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Women in WWI

Learn about the participation of women in the war

Women played vital roles in World War I

By Lara Vogt
National World War I Museum and Memorial

At the time of the First World War, most women were barred from voting or serving in military combat roles. Many saw the war as an opportunity to not only serve their countries but to gain more rights and independence. With millions of men away from home, women filled manufacturing and agricultural positions on the home front. Others provided support on the front lines as nurses, doctors, ambulance drivers, translators and, in rare cases, on the battlefield.

One observer wrote that American women “do anything they were given to do; that their hours are long; that their task is hard; that for them there is small hope of medals and citations and glittering homecoming parades.”

On The Home Front

The nations at war mobilized their entire populations. The side that could produce more weapons and supply more troops would prevail in the end. Women took on new roles in the work force, notably in war production and agriculture.

In 1914, the German armaments producer Krupp employed almost no women. By 1917, women made up nearly 30 percent of its 175,000 workers and a nationwide total of nearly 1.4 million German women were employed in the war labor force. Britain also stepped up its arms production by expanding the employment of women. In July 1914, 3.3 million women worked in paid employment in Britain. By July 1917, 4.7 million did. British women served in uniform as well in the Royal Navy and Royal Air Force. In fact, the last known surviving veteran of World War I was Florence Green of the RAF, who died in 2012.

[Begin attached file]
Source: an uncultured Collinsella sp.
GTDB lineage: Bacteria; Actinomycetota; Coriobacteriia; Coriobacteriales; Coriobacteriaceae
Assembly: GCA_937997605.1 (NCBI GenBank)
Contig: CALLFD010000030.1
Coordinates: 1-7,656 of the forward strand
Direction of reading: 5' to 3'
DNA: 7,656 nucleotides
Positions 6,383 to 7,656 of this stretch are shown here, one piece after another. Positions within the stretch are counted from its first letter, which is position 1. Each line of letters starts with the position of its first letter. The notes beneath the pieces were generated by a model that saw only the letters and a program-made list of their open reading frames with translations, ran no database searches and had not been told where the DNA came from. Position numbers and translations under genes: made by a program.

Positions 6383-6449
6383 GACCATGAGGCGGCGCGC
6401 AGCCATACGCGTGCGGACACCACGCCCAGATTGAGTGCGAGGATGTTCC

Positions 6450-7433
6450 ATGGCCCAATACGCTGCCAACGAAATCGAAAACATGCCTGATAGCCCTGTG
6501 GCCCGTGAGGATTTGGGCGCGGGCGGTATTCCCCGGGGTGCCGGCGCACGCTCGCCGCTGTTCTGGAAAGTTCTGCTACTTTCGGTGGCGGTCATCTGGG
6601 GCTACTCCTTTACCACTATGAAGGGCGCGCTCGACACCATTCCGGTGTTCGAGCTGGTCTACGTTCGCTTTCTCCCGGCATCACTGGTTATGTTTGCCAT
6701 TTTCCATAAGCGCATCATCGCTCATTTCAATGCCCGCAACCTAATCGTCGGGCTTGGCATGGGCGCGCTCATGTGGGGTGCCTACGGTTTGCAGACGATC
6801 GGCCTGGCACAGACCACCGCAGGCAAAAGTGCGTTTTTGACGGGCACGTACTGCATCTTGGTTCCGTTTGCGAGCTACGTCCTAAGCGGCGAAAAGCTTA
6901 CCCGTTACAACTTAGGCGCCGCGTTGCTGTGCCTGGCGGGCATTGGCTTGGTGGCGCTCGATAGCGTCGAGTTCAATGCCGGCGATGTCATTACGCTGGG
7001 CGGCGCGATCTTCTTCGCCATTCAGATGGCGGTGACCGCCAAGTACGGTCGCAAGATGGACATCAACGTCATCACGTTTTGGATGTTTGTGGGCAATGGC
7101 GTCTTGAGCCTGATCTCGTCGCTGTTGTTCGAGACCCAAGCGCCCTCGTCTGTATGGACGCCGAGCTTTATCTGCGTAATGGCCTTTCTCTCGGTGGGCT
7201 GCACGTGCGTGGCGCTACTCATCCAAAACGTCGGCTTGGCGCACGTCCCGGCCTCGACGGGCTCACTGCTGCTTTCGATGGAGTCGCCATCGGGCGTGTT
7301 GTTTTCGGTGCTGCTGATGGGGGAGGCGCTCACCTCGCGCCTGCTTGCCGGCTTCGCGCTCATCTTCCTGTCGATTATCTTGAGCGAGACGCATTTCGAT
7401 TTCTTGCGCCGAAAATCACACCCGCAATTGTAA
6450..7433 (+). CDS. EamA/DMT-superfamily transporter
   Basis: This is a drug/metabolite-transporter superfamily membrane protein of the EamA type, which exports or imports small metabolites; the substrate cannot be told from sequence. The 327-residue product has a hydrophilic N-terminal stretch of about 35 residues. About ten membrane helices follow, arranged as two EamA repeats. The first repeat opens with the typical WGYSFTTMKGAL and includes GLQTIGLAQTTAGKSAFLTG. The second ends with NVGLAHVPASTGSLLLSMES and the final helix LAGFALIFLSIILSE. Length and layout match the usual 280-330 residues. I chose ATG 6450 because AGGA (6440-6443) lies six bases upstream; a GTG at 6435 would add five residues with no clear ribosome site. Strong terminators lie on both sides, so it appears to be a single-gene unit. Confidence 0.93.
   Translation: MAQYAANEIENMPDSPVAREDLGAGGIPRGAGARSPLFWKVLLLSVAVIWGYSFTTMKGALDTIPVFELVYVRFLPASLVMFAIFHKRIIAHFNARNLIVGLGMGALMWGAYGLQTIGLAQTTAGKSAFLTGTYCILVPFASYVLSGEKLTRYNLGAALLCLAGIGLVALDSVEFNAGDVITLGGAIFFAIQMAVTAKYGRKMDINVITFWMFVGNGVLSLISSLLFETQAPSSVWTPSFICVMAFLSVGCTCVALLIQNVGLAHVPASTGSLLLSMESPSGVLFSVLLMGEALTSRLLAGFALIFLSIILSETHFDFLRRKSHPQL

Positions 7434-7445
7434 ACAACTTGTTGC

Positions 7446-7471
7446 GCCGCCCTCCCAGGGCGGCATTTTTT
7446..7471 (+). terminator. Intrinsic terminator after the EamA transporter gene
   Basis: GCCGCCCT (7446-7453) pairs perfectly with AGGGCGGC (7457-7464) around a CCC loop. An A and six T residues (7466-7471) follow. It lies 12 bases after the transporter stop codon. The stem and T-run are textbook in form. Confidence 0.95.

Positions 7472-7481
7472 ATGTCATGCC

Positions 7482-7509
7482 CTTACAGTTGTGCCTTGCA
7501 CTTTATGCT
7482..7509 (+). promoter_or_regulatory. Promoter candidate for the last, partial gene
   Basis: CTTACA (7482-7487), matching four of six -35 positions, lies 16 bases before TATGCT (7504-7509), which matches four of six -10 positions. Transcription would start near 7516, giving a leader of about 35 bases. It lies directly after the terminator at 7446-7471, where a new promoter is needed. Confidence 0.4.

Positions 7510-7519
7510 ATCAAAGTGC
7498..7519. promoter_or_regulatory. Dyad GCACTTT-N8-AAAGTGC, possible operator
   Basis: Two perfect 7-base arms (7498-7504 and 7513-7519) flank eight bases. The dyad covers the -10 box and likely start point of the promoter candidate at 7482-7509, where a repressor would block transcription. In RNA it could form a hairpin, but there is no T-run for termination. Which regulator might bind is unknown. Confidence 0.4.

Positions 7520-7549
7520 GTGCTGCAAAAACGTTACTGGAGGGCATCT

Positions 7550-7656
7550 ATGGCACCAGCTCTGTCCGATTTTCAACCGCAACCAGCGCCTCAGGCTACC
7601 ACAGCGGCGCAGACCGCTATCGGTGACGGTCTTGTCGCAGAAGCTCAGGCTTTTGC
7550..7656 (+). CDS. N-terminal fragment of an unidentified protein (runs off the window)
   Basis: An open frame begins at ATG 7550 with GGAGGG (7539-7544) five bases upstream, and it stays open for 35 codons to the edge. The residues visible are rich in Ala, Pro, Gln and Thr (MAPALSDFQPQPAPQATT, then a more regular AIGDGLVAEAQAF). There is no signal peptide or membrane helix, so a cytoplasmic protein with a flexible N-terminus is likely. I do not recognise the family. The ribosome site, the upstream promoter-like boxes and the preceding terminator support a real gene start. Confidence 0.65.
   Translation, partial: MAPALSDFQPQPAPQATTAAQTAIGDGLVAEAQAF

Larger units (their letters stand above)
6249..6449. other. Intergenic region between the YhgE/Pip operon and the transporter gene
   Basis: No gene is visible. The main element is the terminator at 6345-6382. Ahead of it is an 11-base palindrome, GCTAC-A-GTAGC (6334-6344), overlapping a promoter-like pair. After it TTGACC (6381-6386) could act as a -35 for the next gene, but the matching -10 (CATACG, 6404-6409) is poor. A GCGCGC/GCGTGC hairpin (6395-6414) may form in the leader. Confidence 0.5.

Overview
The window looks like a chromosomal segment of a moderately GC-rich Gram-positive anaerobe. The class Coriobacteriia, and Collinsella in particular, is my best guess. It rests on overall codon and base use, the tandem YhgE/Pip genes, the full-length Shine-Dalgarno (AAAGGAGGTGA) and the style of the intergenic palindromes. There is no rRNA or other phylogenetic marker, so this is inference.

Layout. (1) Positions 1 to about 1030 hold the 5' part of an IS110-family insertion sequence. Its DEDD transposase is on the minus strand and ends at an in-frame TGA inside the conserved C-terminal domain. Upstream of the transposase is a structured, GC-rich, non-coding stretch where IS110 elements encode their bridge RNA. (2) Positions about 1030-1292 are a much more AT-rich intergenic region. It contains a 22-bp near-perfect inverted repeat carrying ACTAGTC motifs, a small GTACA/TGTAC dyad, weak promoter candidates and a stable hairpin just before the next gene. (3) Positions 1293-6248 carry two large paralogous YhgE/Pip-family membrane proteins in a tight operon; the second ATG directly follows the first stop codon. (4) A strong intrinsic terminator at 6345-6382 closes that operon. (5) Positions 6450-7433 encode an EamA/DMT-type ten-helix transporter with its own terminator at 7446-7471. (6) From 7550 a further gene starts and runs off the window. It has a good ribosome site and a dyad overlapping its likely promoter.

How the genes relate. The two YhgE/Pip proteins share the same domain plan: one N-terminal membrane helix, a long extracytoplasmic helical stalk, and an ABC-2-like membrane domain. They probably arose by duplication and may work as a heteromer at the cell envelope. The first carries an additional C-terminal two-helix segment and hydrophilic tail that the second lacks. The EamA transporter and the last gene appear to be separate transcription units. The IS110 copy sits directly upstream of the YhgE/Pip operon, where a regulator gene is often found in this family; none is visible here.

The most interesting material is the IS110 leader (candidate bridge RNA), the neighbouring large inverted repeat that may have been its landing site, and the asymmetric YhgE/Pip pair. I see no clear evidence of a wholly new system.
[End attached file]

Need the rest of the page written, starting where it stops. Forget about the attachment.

As women took traditional male jobs in the United States, African American women were able to make their first major shift from domestic employment to work in offices and factories. Recent research also shows that a limited number of African American women served overseas as volunteers with the YMCA.

But even women in more traditional roles contributed to the war effort. Every housewife in the U.S. was asked to sign a pledge card stating that she would “carry out the directions and advice of the Food Administrator in the conduct of my household, in so far as my circumstances permit.” This meant canning food for future use, growing vegetables in the backyard and limiting consumption of meat, wheat and fats. Most of all, women were expected to bolster the morale of their families at home and loved ones overseas.

Read the entire article on the National World War I Museum & Memorial web site here:

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